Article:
What is required is for Her Majesty's Government to treat the fraud that takes place within the territory of the United Kingdom as a serious crime worthy of serious investigation and with a view to the strict enforcement of the law. That is what is required, and what occurs when fraud arises in other fields; for example, in social security. Some of the poorer sections of our community are quite rightly prosecuted for fraud in connection with social security payments. The whole might of the state descends upon them. Hundreds of new inspectors are appointed.

What happens in the European Community? I discern that so far the attitude of the Government towards fraud in the Community and in regard to the common agricultural policy involving billions of pounds is not to treat it with the same degree of seriousness with which minor crimes in the country are treated. It is time some effort was made involving expense and the reinforcement of the police and prosecution authorities in order that that attitude may be changed. Instead, as we are likely to hear again this afternoon—I do not wish to anticipate the noble Lord—we shall hear soothing words regarding the kind of organisational arrangements that are likely to be put in motion in the next year or so, the kind of governmental consultations that are taking place, and the kind of new committees that are being considered. What is required is action.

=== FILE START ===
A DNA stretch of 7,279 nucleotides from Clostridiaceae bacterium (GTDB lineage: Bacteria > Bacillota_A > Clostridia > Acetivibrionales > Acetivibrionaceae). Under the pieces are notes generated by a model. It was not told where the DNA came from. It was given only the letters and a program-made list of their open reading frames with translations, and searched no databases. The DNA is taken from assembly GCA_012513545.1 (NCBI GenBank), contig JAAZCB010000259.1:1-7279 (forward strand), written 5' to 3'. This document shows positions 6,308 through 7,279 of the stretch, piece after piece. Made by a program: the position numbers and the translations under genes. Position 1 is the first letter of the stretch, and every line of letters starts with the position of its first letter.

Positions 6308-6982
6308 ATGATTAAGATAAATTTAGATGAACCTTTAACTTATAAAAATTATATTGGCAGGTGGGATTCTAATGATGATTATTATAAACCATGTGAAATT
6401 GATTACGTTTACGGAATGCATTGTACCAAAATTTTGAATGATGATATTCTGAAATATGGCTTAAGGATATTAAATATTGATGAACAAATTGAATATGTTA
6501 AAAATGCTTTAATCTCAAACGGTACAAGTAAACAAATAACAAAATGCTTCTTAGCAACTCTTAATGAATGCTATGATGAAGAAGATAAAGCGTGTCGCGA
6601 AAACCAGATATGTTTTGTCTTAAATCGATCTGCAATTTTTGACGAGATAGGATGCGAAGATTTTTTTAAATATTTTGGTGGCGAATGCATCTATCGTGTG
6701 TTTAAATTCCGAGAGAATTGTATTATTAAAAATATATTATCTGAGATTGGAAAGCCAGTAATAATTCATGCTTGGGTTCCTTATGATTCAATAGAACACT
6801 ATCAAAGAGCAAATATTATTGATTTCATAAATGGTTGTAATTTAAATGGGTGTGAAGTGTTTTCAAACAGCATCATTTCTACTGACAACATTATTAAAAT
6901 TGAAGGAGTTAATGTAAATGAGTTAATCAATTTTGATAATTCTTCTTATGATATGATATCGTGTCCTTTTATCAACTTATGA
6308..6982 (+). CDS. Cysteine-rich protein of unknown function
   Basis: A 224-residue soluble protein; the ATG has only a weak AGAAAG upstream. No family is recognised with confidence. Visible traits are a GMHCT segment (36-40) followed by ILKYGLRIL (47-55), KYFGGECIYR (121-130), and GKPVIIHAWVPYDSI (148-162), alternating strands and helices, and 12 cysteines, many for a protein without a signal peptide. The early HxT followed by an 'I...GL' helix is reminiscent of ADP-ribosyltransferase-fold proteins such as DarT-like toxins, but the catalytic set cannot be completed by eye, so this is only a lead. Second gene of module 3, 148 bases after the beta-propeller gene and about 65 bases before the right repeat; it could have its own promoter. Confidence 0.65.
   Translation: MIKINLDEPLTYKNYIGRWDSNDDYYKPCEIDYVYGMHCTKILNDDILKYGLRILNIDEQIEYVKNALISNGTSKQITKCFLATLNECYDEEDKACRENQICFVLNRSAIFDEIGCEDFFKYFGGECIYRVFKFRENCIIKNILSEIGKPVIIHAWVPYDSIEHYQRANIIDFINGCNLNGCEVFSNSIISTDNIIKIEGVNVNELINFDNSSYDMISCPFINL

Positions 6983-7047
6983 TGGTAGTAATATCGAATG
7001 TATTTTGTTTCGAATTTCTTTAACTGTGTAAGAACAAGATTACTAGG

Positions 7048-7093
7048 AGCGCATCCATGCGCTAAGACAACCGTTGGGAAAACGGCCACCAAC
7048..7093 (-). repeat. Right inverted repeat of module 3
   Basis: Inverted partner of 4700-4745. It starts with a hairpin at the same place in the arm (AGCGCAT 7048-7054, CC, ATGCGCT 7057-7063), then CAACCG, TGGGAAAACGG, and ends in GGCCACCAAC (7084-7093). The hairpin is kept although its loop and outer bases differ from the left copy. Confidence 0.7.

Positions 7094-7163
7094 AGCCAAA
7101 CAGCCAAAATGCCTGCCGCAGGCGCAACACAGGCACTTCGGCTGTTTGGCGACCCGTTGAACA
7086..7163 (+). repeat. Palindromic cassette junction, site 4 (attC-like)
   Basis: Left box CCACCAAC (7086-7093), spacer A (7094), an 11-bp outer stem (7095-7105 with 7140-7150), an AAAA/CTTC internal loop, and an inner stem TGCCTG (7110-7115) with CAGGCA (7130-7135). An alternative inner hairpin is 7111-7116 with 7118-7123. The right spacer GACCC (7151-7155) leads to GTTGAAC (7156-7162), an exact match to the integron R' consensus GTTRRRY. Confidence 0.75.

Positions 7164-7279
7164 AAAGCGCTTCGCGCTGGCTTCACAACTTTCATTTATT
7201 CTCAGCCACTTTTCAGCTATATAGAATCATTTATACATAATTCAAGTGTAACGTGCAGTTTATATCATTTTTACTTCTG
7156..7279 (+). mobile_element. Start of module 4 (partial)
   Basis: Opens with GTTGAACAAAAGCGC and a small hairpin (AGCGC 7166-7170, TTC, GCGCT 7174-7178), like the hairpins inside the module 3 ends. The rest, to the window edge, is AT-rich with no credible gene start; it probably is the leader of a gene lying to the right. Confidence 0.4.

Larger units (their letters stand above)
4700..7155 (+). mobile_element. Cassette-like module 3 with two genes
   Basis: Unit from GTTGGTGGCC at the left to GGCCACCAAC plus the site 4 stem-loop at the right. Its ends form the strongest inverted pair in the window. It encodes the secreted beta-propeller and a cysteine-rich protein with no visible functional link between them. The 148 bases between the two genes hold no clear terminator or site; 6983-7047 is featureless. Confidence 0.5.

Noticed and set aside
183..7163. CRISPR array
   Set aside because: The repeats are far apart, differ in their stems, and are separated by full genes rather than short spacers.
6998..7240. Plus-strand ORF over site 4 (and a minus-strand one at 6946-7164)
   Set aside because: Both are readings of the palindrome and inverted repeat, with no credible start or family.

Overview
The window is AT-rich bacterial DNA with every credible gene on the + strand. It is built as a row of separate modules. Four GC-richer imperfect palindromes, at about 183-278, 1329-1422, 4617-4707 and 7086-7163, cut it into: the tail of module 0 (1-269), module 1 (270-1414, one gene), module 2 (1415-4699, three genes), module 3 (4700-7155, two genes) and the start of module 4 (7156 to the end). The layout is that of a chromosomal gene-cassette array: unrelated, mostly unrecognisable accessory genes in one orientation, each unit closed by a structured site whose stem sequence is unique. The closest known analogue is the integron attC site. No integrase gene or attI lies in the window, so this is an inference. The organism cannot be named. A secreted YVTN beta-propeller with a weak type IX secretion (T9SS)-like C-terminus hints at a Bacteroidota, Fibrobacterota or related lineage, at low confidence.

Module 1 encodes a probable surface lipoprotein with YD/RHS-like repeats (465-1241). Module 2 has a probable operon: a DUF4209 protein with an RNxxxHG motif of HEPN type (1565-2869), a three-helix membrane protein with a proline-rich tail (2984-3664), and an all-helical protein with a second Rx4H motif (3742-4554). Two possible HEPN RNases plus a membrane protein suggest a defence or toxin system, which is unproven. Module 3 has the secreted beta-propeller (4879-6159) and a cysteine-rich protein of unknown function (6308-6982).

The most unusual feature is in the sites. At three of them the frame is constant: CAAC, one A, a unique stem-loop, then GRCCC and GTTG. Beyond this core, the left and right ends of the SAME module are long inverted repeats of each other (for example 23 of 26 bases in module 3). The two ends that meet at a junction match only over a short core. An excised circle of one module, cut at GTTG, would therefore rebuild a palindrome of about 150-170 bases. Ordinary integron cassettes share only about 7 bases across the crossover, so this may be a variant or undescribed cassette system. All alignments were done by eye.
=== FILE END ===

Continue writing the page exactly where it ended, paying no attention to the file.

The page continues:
The noble Lord, Lord Benson, referred to political will. I do not believe, and I challenge contradiction, that there is the political will in the Council of Ministers necessary to tackle the problem. There is a tendency among member states to regard the frauds committees within their territory and enjoyed by their citizens, corrupt though they may be, as part of their own national pay-off out of the CAP.